Bismarck, N.D. - A federal appeals court has denied the Standing Rock Sioux's Tribe's emergency motion for injunction to stop the construction of the Dakota Access Pipeline near Cannonball.
The court's decision says the Tribe failed to prove a substantial likelihood of success, the existence of irreparable harm without an injunction and that the injunction would not negatively impact public interest.
The court did go on to say companies should include tribes more thoroughly in projects such as the DAPL and it hopes the spirit of the National Historic Preservation Act may yet prevail.
“The Standing Rock Sioux Tribe is not backing down from this fight,” said Dave Archambault II, Chairman of the Standing Rock Sioux Tribe. “We are guided by prayer, and we will continue to fight for our people. We will not rest until our lands, people, waters and sacred places are permanently protected from this destructive pipeline.”
"This ruling puts 17 million people who rely on the Missouri River at serious risk." He continues. "And, already, the Dakota Access Pipeline has led to the desecration of our sacred sites when the company bulldozed over the burials of our Lakota and Dakota ancestors. This is not the end of this fight. We will continue to explore all lawful options to protect our people, our water, our land, and our sacred places."
Laborers International Union of North America (LIUNA) applaud's the court's decision.
“The court’s decision reaffirms what we’ve said all along,” says LIUNA Local 563 Business Agent and career pipeliner Cory Bryson who manages the union’s Bismarck office. “Dakota Access is a lawfully permitted project that will make North Dakota safer and more prosperous by replacing risky crude rail shipments with a state-of-the-art pipeline built by skilled union labor.”
In a statement, Rep. Kevin Cramer, R-N.D., says, “This 3-0 ruling by the D.C. Circuit Court of Appeals confirms that the pipeline company, the North Dakota Historic Preservation Office, the North Dakota Public Service Commission, the U.S. Army Corps of Engineers and the others involved in this pipeline have done what they need to do to move the project forward. I look forward to the workers getting back to work, doing the jobs they need to do Monday morning. Hopefully they can do it free from harassment and free from a threat of violence.”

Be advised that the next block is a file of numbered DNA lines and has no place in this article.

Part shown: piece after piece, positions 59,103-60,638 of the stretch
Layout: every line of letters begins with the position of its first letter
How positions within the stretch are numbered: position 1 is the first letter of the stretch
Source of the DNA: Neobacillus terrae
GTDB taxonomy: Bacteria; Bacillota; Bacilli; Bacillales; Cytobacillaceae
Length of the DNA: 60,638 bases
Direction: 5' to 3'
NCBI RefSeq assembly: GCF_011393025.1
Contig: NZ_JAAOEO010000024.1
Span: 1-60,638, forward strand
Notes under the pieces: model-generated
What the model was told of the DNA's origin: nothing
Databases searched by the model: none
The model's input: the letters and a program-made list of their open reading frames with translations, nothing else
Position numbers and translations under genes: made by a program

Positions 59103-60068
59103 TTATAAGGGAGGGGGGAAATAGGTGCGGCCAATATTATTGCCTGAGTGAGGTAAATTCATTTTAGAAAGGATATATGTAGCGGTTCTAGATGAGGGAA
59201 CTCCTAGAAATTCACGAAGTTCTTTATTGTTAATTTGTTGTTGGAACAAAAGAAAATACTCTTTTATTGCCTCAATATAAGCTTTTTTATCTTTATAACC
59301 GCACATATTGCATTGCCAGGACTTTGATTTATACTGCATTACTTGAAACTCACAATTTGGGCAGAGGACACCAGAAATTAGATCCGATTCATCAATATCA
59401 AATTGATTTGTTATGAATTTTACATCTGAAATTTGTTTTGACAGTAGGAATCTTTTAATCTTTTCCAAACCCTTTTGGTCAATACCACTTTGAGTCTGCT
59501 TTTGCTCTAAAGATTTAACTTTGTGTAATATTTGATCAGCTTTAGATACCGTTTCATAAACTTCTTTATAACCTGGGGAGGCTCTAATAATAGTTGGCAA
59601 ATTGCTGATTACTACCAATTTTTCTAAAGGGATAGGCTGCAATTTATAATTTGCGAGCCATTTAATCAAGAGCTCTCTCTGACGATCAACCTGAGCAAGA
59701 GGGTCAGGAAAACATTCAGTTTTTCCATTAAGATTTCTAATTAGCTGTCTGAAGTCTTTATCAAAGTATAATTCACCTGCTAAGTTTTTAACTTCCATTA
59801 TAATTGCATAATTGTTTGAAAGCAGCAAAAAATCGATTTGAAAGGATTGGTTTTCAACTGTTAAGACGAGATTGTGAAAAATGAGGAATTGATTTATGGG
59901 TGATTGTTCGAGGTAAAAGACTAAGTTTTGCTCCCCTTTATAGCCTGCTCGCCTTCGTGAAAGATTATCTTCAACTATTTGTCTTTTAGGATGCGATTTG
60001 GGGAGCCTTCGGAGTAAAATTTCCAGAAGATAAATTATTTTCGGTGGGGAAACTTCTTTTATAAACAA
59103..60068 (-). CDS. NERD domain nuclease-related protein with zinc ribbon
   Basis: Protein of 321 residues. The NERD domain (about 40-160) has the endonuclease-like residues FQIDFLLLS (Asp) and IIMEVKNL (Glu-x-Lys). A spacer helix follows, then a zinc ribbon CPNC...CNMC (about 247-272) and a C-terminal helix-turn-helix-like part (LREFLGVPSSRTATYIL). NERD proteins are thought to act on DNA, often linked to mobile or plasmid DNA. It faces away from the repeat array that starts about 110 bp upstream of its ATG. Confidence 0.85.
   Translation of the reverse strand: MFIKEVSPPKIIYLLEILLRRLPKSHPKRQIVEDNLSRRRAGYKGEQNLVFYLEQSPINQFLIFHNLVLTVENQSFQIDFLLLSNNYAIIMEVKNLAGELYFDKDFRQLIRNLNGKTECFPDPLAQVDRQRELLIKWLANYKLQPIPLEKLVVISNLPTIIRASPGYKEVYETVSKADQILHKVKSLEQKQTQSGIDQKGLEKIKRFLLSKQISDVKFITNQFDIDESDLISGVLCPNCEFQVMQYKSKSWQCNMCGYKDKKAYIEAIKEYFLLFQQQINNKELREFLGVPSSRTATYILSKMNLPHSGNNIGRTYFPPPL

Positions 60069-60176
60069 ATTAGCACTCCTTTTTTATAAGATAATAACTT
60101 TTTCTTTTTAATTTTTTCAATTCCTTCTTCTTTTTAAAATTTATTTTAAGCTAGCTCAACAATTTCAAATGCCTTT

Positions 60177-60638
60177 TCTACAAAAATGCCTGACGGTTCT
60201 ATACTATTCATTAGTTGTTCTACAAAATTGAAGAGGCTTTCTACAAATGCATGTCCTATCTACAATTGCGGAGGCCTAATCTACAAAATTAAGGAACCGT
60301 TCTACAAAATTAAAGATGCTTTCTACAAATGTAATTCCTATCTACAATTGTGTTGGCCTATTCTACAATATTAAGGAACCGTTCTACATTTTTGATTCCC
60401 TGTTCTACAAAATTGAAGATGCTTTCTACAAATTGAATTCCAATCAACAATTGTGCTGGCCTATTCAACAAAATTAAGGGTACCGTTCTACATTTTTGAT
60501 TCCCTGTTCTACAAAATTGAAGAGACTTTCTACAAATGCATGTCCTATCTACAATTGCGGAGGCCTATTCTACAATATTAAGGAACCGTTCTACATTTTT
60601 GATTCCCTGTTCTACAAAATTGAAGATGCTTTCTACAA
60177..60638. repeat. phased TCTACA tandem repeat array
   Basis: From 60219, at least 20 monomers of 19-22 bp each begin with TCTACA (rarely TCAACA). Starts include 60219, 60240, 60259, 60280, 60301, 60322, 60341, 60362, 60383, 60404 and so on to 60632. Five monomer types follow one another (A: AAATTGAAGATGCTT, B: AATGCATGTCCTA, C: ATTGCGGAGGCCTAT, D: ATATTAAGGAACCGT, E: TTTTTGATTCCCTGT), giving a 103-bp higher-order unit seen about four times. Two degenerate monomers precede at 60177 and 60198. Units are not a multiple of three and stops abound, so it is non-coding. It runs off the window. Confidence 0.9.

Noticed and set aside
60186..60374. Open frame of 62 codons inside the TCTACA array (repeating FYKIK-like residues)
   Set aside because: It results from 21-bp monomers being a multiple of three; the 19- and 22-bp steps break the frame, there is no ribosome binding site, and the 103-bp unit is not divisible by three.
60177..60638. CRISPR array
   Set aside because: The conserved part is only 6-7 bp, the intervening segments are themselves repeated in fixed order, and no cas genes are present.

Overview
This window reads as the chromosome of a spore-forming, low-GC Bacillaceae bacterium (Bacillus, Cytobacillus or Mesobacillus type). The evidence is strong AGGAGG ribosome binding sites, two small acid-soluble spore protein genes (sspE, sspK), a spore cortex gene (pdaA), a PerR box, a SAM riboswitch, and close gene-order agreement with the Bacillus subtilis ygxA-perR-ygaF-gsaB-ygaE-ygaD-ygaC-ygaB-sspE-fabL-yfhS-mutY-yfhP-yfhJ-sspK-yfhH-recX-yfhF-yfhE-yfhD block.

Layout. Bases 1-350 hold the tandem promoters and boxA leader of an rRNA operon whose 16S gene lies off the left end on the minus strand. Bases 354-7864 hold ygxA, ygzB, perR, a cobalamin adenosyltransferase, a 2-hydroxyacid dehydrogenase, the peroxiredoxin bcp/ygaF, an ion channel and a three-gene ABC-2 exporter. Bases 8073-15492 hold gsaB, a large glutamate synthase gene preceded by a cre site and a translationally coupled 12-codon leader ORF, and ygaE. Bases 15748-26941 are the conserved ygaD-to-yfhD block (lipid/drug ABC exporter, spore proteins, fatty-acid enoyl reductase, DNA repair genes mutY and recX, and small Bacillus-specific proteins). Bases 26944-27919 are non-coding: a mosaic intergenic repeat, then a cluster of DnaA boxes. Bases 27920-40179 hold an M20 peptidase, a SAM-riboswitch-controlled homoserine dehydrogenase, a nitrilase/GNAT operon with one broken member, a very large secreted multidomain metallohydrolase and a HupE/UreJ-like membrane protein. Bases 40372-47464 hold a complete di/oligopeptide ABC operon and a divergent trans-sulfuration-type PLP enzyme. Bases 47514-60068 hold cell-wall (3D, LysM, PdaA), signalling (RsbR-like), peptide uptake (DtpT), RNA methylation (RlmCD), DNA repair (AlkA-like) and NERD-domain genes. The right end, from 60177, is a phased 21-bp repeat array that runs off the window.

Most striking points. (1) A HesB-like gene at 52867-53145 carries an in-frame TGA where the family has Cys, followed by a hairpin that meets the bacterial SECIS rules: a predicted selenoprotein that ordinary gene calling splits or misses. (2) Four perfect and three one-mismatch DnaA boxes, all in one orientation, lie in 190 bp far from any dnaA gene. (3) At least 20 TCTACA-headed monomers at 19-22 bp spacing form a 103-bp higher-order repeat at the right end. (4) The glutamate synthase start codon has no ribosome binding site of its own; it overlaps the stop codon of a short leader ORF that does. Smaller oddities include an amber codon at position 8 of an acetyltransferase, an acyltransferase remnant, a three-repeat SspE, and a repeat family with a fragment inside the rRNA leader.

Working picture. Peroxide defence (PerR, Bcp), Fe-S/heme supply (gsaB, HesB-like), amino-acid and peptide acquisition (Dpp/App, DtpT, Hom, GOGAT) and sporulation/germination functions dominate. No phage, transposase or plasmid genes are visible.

In a statement, Sen. John Hoeven, R-N.D., says, "Today’s decision by a three judge appellate panel reaffirms Judge Boasberg’s ruling that the proper process was followed and construction can continue on the Dakota Access Pipeline. The Obama administration and the Army Corps of Engineers now need to work to help bring the pipeline to completion. We will continue to press the administration to provide more help to local law enforcement and to ensure that any ongoing protests are within the law. We are also working to secure funding to help the state bring in additional law enforcement resources through EMAC, the Emergency Management Assistance Compact, so that people living in the region feel safe and their private property rights are protected.
He continues, “The larger issue here is that energy infrastructure is vital to our country’s economy and national security, and it can be built safely. In fact, the project will be built on an existing easement that includes a natural gas pipeline and high voltage electrical transmission line. Industry needs legal and regulatory certainty to make the kinds of enormous investments required to build it. Pipelines, transmission lines, rail and roads are all necessary to safely transport both the renewable and traditional energy our country needs.”
In a statement, Sen. Heidi Heitkamp, D-N.D., says, “For North Dakota communities, today’s court decision does not deliver the finality or the safety they deserve – nor is it likely the last legal step,” said Heitkamp. “That’s why I’ve been pressing the Army Corps of Engineers to make a decision determining the course of the pipeline while pushing for federal law enforcement resources our officers need to keep the peace on the ground. As a harsh North Dakota winter approaches and tensions continue to rise, protecting protesters, workers, and surrounding communities will be crucial – and I’ll keep working to secure the resources and the certainty they need to stay safe.”